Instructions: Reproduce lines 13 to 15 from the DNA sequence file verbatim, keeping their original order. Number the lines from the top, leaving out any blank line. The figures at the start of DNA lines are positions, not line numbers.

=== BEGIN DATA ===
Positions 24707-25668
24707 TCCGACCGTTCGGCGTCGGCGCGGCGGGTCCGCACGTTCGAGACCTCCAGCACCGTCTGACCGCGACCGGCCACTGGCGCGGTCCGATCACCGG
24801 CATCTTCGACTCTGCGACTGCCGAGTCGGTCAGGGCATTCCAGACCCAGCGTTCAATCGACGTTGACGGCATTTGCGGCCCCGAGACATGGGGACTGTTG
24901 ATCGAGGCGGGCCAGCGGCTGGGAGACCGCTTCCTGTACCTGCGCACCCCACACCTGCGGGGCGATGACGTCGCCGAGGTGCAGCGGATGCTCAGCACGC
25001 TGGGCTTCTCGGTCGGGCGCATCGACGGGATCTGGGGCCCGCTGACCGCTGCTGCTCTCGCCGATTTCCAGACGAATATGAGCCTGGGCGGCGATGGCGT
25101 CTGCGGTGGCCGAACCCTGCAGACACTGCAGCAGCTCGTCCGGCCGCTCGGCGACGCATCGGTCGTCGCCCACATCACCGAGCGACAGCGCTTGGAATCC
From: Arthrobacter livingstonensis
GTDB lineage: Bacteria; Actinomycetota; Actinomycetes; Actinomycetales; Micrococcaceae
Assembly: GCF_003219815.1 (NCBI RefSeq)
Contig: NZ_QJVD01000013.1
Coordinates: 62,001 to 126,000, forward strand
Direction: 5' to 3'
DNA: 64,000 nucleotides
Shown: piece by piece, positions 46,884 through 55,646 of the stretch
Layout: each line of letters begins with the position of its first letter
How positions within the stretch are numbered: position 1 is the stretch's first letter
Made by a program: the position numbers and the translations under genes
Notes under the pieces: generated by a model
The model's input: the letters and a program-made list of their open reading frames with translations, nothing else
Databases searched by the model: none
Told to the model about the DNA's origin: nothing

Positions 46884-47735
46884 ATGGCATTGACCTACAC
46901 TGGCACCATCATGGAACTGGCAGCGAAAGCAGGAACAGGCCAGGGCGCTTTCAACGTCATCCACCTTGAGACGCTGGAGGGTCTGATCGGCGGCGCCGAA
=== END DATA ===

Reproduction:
DNA: 64,000 nucleotides
Shown: piece by piece, positions 46,884 through 55,646 of the stretch
Layout: each line of letters begins with the position of its first letter